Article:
The other day, in the Wall Street Journal, Peggy Noonan gave advice to her Republican Party. What is their job, she asked? “It is to be sane,” she wrote. “It is to stand against excess. It is to put itself forward as worthy of leadership. It has to be centrist in its mood and attitudes, and in its internal understanding of itself.”
It was nice piece and it deserves reading in its entirety here. But it’s just not going to happen. Republicans have been successful by playing to the very worst instincts of their voters. Rather than appealing to the better angels of anyone’s nature, they win by pandering to the devil within. It’s their formula for success and they have every intention of riding it back to power in the mid-terms. And, seriously people, is any party led by Donald Trump capable of sanity?
But, of course, Noonan’s prescription to be the party of “the big center” could just as easily be followed by the Democrats. Only they won’t do it either. That’s because the influentials in my party are just as captivated by their own politics of resentment. The Democratic Party wants you to think about how you, or your ancestors, have been wronged by America and by some of your fellow Americans. They want you to simmer in that resentment and to demand your pound of flesh.
The truth is that virtually nobody is all good or all bad (Trump himself being the exception to that rule). We each have noble and petty parts in our souls. The best politicians and parties and movements bring out the former; the worst the latter. Politics is a keyboard and we can play the sweet or the sour notes. Right now everybody seems to be in a minor key.
This is not to say that Noonan isn’t on to something, though. I think there is a case to be made that there exists a plurality, if not a majority, of Americans who just want a sense of normalcy and decency and stability. They’re turned off by the egomania and vulgarity of Trumpism while they also reject the navel-gazing whining of the woke left.
Jerry Seinfeld had a long-run with a TV series that he (or maybe it was Larry David) described as “a show about nothing.” It was outrageously popular and remains so in reruns.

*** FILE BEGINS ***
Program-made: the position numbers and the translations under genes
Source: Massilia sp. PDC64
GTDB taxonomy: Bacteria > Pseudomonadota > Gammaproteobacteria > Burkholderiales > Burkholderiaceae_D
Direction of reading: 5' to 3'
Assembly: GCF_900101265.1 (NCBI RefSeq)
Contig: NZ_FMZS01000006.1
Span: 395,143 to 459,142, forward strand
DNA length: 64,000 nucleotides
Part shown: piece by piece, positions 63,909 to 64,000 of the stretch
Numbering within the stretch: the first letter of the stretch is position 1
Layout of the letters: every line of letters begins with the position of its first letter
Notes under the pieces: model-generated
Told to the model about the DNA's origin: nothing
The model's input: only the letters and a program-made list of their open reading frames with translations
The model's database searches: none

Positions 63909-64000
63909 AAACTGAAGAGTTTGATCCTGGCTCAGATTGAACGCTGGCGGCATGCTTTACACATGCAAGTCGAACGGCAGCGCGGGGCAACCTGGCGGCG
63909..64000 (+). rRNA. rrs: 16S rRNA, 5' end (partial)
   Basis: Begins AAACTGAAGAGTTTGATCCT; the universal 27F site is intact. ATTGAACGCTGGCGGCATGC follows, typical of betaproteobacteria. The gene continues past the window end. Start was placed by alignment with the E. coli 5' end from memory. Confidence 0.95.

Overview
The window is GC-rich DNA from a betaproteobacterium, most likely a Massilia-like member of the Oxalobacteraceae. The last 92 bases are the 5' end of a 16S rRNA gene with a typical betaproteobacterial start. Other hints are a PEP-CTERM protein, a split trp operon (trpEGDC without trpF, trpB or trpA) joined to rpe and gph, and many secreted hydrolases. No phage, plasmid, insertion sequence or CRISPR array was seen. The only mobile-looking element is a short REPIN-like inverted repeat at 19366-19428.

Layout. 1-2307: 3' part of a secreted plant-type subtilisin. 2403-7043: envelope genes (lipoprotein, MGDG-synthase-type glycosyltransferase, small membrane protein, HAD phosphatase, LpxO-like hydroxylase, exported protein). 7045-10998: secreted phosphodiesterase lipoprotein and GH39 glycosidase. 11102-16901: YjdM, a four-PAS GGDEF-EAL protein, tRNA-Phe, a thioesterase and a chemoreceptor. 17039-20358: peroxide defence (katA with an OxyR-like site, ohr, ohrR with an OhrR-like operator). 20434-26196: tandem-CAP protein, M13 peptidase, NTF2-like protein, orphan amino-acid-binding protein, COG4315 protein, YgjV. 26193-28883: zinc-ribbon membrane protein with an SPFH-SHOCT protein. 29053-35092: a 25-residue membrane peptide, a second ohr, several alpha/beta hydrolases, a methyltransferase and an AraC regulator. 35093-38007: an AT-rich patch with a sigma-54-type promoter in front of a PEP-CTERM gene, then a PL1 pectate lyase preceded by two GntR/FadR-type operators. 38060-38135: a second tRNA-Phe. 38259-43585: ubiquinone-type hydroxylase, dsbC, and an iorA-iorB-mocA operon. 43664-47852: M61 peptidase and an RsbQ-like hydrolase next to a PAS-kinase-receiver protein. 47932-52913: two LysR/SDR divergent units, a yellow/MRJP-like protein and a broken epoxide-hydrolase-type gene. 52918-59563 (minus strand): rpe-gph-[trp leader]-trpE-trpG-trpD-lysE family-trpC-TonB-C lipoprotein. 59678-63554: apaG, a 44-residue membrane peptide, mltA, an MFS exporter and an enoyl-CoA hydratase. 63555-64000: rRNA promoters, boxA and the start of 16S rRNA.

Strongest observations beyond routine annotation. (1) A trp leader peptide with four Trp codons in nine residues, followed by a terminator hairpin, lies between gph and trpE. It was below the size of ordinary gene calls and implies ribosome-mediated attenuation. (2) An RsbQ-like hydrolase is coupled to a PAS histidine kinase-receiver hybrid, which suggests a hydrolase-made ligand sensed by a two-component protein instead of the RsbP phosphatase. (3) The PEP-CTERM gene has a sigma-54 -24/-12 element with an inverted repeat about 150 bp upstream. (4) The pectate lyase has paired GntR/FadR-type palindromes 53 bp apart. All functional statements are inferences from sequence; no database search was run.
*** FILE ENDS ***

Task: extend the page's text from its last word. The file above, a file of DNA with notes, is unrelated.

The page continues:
So, what if we had a party about nothing in particular? No strong ideological bent of any kind. No passionate beliefs. No sweeping agenda to remake America. No nutty conspiracy theories. No eccentric academic retelling of the basic narrative of our history. No political revolutions. No big, bold systemic changes. Nothing defined as a crisis or a trauma. Nothing we can’t handle.
Just sanity. Calm. Reason. Keep the lights on and the machine tuned up. When you need a tweak here or a little oil there, take care of it. If there’s any change needed keep it steady and incremental. Let people get on with their lives with as little drama as possible coming from their leaders.
My serious point here — and I am more than half serious about this — is that I have a hunch that this kind of governance would be overwhelmingly popular with the American people right now. I sense a national yearning for boredom.
Joe Biden’s fundamental mistake was to believe that, with the slimmest of margins in Congress, he had some kind of mandate for an historic agenda. But as moderate Democratic Rep. Abigail Spanberger put it so well, “he was elected to be normal.”
So with Biden’s big plans now mostly dead, let’s have a big new dose of normal. Big, bold, sweeping, breath-taking normalcy. Wouldn’t that be nice for awhile?
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